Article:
When playing Fatal Theory, the thought that crosses your mind is: “This seems like something I could have made.” But let me be perfectly clear, that is not an insult in any way or form. In fact, it is a high praise. There is an admiration for someone who has such a passion for games that they took a risk and made one on their own. Fatal Theory‘s narrative and aesthetics aren’t cutting-edge purposefully so. They exist to deliver the fun gameplay experience of beat ’em up button mashing that you haven’t had since your childhood.
The story of Fatal Theory begins with a character that many gamers can easily identify with. Nick Mayhem is yelling at his TV screen because he lost a “rigged ass game” when news reports indicates that the world is under attack by zombies. Does Nick run away and hide? Does he try to find shelter or protection? No. Nick does as many of us would do (so we say) and grabs his zombie-bashing gear and heads outside. He proceeds on what seems to be a fun Saturday night, killing hordes of zombies. Seem ridiculous to you? It’s supposed to be. The over-the-top narrative and humorous dialogue exist to give you a reason to fight hordes of enemies. Even the creators themselves refers to the storyline as something “that makes the writer want to drink until he forgets.” This deprecating self-awareness takes something that could be seen as underdeveloped and makes it charming and clever.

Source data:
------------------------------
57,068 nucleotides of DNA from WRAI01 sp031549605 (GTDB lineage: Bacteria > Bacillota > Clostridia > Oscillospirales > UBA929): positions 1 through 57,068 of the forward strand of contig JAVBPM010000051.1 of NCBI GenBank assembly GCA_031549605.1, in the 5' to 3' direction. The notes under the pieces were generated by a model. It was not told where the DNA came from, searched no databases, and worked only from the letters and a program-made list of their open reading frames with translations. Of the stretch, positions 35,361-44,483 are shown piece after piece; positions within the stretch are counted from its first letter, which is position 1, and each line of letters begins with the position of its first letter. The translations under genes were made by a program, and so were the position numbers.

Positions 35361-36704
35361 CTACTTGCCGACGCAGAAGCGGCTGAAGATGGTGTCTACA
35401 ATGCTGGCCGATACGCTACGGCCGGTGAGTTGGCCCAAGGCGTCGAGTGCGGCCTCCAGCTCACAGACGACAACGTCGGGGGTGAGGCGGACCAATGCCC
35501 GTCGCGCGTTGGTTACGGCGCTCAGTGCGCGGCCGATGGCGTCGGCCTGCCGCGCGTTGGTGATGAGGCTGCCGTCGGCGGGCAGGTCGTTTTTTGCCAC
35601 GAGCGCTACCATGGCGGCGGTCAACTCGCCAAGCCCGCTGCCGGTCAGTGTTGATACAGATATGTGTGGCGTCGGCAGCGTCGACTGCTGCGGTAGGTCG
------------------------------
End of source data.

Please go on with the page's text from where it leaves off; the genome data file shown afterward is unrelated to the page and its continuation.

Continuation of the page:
The same argument goes for the game’s visuals. The pixelated art style hearkens back to the days before 60fps and 1080p were the biggest selling point of a game. So long as the art doesn’t detract from how the player plays the game, anything goes. You’ll notice the “cut scenes” seem to be something that was drawn with pencil and paper. It’s hard to tell if the game was based on the drawings or if the drawings were based on the game, but kudos to the artist either way. But having a contrived story and a simplistic “retro” art style is only charming if the gameplay delivers a fun experience.
If you really enjoy beat ’em up games, be prepared for the possibility of replacing the Z and X keys on your keyboard. The combat system is both accessibly simple and deeply complex, providing different experiences for different players. Similar to the combat system in the Arkham series, the combat in Fatal Theory is simple enough where indiscernibly mashing buttons still allows the player to feel like they are doing it right but complicated enough to give a sense of accomplishment when pulling off a chain of advanced moves. Most enemies are mindless zombies that don’t present much of a challenge but there are boss levels that require some skill or a great deal of luck. And there are awesome ridiculous weapons such as chainsaw blades. Yes, you read that right, a chainsaw blade.
If you come into Fatal Theory expecting a AAA game with HD graphics and complex storytelling, you’re in the wrong place. But if you come into Fatal Theory expecting a humorous story, a retro art style, and fun button mashing gameplay that all invoke a sweet sense of nostalgia, you’ve come to the right place.
[+Button mashing fun] [+Simple yet deep combat system] [+Charming story] [+Invokes nostalgia] [-Not for everyone]